Here is where you may say, “What? Don’t you just cook the vegetables in the pot with the meat? Why go to all the trouble of cooking the vegetables separately?” Well, here’s the thing. I used to use a recipe that said, oh, cook the meat for such and such a time, and add the vegetables during the last half hour of cooking. Well, cooking the vegetables slowly for a half hour means that all their flavor (not to mention their color) gets lost into the liquid and while they may absorb some of the flavor of the meat, in the end all the components of the stew just taste the same. Also, you want to be able to cook your meat until it’s melt-in-your-mouth tender. If you add the vegetables too early and the meat is not done, then the vegetables just turn to mush. Personally, I like my vegetables to have a little bite and to preserve some their flavor and color. So I add the large chunks of carrot and celery in the beginning to flavor the braise, then remove them later (the onions just disintegrate into the stew anyway) and add diced carrots, potatoes, and celery that have been cooked separately. This way I can make sure each component is perfectly cooked and seasoned before bringing them together for their final hurrah. By the way, in school they made us cut all our vegetable garnishes into “cocottes” or little football shapes, which I think is wasteful phooey. At home I just cut my veg into bite size pieces, about the same size so they cook evenly.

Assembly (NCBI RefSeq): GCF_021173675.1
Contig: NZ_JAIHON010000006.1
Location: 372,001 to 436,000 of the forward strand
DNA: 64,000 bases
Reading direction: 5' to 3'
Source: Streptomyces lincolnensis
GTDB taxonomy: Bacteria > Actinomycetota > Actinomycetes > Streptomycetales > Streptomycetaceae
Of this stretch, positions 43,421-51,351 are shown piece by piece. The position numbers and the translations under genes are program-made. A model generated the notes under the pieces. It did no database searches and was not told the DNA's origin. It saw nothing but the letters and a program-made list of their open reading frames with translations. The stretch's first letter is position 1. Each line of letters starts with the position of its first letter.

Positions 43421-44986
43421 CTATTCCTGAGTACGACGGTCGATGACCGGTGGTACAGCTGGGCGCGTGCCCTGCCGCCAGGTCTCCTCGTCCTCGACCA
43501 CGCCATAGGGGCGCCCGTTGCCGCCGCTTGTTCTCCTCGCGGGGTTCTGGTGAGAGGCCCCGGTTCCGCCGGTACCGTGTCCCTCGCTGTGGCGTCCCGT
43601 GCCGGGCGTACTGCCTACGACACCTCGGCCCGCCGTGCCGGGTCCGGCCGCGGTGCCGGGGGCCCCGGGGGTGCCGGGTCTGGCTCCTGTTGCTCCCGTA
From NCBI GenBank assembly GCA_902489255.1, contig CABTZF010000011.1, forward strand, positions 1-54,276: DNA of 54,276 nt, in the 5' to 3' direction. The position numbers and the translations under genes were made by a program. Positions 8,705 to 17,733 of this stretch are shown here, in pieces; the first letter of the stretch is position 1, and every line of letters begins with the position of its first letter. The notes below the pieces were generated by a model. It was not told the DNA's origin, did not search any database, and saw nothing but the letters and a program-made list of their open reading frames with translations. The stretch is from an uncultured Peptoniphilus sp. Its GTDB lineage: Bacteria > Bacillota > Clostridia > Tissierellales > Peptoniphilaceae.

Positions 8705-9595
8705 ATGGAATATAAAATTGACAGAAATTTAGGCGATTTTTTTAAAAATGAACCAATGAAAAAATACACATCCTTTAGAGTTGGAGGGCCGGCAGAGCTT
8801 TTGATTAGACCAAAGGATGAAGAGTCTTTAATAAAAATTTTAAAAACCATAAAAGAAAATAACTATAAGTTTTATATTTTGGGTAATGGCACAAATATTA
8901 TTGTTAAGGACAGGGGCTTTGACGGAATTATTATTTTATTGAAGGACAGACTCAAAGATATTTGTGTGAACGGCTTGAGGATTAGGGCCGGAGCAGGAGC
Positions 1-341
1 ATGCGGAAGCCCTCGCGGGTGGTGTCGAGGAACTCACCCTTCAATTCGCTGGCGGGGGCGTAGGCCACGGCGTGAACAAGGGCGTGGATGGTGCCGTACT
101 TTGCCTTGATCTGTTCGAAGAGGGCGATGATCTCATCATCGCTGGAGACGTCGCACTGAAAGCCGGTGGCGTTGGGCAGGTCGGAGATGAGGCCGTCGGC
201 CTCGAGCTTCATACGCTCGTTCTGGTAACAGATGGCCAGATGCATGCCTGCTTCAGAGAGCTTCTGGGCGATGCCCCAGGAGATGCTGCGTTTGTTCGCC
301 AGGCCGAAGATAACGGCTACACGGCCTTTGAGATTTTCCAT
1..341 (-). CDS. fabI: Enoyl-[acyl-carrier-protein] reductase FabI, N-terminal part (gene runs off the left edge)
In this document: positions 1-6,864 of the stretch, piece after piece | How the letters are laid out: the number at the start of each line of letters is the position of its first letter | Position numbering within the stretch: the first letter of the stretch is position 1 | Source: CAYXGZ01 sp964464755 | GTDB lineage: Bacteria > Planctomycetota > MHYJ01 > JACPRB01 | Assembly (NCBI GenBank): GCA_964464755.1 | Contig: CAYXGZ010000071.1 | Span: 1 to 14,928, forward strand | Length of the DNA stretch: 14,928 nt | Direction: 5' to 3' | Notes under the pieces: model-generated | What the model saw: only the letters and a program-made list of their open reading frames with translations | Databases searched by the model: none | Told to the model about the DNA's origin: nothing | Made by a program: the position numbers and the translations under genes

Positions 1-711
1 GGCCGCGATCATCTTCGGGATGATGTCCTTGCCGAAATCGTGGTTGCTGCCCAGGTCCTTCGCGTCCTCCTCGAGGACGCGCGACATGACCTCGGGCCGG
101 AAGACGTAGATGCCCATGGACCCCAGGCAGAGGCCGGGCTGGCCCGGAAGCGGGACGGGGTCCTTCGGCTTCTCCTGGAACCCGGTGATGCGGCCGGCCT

1. To cook the potatoes, put the diced potatoes in a saucepan and cover with cold salted water. Make sure to use a good amount of salt, and if you wish, you can add some sliced onions and garlic, and a few sprigs of thyme for additional flavor. Bring the water to a rapid boil, them immediately remove from the heat. Let the potatoes sit in the water until they cool to room temperature. As they cool, they should continue to cook, so DO NOT put them on ice. By the time they cool, they should be cooked through.

blanching potatoes
blanching potatoes